As we head into a new year, 2008 promises to bring about revolutionary changes in the ways we use familiar communications tools. The premise of the coming integration of different forms of messaging — e-mail, voice, IM — into unified communications systems is exciting. UC makes it easy to get your messages no matter where you are, and it makes it easy for colleagues, friends, and family to find you when they need you.

But is there a dark side to all this convenience? Will UC also make it easier for spammers to find and target you with their advertising messages? What can you do to help prevent the UC dream from turning into a nightmare of unwanted calls, mail, and instant messages?

Voice spam: The next big irritant?

It’s annoying enough to open up the mailbox on your e-mail client and discover dozens — or in some cases, hundreds — of messages trying to sell you something (or worse). But sophisticated spam-filtering programs, mail rules, and other techniques have made unwanted e-mail messages, for the most part, manageable.

In many cases, we never even have to see most of the spam sent to our addresses. And many of us have developed the ability to quickly detect and delete the spam messages that do make it into our inboxes, without ever actually opening them.

But just imagine what it would be like if you woke up tomorrow morning to discover a similar number of unwanted phone messages in your voice mail. Since voice messages generally don’t have subject lines, identifying the “junk calls” might be a lot more difficult. And while reading pitches for body parts enlargement products is bad enough, do you really want to have to listen to a spiel touting the magical abilities of this or that cream, pill, or exercise?

Telemarketing has long been a waster of time and destroyer of dinners, but just as the convenience and low cost of e-mail created an explosion of text-based junk mail, will the convenience and low cost of VoIP technologies result in a similar exponential increase in the number of voice-based advertising messages?

VoIP spam already has a name — actually, a couple of names. Some call it vamming, while others refer to it as SPIT (that’s spam over Internet telephony). You don’t have to be a VoIP user yourself to be subject to SPIT. Spammers can use their own VoIP lines to call your landline (or even worse, your cell phone) and, unlike when they’re using traditional PSTN lines, they usually don’t have to pay long-distance charges, so they can blanket the entire country with spam calls.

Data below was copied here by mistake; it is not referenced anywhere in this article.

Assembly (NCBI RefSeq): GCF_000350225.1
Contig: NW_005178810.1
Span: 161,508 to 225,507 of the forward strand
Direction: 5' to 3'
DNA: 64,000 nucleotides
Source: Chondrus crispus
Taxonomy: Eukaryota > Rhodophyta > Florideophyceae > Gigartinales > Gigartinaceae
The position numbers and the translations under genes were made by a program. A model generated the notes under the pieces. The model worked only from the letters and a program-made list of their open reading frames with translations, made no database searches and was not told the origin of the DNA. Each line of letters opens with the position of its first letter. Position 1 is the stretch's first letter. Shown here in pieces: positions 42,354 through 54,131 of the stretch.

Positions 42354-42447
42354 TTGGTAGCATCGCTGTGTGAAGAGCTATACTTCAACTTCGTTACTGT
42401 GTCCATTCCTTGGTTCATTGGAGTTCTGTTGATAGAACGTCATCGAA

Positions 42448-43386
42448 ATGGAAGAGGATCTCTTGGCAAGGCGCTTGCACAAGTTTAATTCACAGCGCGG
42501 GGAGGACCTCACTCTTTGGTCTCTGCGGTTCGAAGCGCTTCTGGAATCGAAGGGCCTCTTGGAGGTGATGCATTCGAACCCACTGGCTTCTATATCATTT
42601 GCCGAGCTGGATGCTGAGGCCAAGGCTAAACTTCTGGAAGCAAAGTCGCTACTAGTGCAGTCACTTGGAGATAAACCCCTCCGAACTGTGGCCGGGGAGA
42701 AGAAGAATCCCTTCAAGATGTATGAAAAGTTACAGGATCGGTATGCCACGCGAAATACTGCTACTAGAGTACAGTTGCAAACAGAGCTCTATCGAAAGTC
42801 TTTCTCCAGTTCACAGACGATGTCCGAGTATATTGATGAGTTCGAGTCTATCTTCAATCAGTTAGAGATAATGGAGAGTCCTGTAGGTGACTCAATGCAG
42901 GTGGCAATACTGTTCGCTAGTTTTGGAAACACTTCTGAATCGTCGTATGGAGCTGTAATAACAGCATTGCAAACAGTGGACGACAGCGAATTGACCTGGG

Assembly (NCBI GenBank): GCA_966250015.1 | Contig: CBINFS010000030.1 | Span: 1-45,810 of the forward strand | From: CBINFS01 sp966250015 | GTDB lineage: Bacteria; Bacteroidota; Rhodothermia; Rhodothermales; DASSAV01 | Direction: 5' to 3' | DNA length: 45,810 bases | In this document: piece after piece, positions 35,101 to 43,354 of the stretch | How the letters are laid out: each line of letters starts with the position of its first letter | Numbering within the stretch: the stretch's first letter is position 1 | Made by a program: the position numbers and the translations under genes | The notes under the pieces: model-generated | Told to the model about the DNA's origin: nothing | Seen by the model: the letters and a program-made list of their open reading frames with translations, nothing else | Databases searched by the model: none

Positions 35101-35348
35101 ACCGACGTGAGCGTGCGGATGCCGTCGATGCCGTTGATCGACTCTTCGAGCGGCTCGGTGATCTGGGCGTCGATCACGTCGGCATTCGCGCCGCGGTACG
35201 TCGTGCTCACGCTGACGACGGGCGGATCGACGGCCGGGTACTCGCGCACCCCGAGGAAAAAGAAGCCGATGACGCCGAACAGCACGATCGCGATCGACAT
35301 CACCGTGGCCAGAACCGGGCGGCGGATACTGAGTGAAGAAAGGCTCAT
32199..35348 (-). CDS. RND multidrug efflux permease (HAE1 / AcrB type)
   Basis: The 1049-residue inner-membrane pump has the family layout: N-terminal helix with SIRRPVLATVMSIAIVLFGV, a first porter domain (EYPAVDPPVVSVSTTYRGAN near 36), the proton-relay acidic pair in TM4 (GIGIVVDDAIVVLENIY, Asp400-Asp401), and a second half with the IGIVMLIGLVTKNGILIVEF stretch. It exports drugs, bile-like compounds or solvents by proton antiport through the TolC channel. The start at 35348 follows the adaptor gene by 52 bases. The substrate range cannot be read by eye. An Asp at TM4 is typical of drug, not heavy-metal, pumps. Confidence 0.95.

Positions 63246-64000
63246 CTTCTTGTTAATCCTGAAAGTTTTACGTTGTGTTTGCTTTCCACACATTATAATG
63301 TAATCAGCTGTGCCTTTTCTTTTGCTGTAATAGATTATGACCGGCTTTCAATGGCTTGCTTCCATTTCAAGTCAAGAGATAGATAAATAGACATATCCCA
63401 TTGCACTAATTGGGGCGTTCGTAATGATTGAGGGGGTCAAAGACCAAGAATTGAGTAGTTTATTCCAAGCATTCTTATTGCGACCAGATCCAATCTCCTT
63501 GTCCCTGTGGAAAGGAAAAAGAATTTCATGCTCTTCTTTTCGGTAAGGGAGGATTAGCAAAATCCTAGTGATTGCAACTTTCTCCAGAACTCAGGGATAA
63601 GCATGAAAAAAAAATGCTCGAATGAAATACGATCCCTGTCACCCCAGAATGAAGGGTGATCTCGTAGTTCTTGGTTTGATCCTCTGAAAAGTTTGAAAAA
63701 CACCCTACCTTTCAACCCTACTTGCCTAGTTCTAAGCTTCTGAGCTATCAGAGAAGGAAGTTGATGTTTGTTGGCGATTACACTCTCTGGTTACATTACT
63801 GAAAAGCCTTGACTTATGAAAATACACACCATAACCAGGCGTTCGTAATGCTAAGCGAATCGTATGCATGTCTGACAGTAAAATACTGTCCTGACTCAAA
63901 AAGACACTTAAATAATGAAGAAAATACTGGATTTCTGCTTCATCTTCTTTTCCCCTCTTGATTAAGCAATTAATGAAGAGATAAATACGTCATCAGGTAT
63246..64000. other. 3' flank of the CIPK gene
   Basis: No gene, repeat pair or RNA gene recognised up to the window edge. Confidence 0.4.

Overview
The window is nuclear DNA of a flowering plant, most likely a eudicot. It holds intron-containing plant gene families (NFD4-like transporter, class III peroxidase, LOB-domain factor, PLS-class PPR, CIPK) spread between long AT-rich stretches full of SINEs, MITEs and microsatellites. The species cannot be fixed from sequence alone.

The bad news

How does today’s UC technology play into all this? One of the goals of UC is to provide “presence” so that others know when you’re available and can reach you whether you’re at work, at home, or on the go. The “find me, follow me” feature that’s an important part of UC assigns you a virtual phone number routed through a list of phone numbers, including your landline at home, your VoIP phone at the office, and the cell phone that you take with you when you’re out and about.

This could make it easier for advertisers to reach you. This creates the potential for decreasing work productivity as you deal with spam calls, having your relaxing evenings at home interrupted by advertisers, or even using up your precious airtime minutes if you answer when they ring through to your cell phone.

And with integrated text messaging, it can be even worse. You can avoid paying for incoming calls to your cell phone by not answering, but text messages come in without any action on your part, and many wireless providers charge you a fee for every text message. Those 10 or 15 cent charges can add up fast if texting spam is deluging your phone. Just imagine having to pay a dime for every e-mail spam you get over the course of a year.

The good news

If you’re sitting there now, thinking about canceling all your phone services to avoid the impending deluge of SPIT, don’t despair just yet. The good news is that advanced VoIP services don’t just make it easier for spammers to find you — they also make it easier for you to take steps to block their calls.

Screening features and software make it easy for you to block calls from specific numbers, to flag particular numbers as spam, and to select to either send the call directly to a special spam voice mail folder, just hang up, or play a “number is not in service” message without sending the caller to voice mail. You can also choose to do this with unknown callers, so you don’t actually have to have the number of every spammer in order to block them.

Some systems will also allow you to listen in on voice mail calls live (as you can do with an onsite answering machine) and pick up the call if it’s someone you want to talk to or discard it if it’s not. You can similarly block text messages from specific senders or all text messages.

At present, voice spam over IP hasn’t become a real problem. If and when it does (and most industry experts seem to think that eventually spammers will grab hold of this opportunity in a big way), both service providers and users will demand technological solutions similar to those now used to control e-mail spam.

That is, software developers will be responsible for creating programs that can automatically differentiate between spam and non-spam messages and block or isolate those that are most likely unwanted. Are they up to the challenge? Only time will tell, but many companies are already working on solutions.

Meanwhile, somewhat surprisingly, some consumers are fighting for their right to receive spam on their cell phones. Recently a number of consumer groups filed a complaint with the FCC in response to Verizon’s and other carriers’ blocking of advertising text messages, claiming the wireless providers’ actions amount to censorship.

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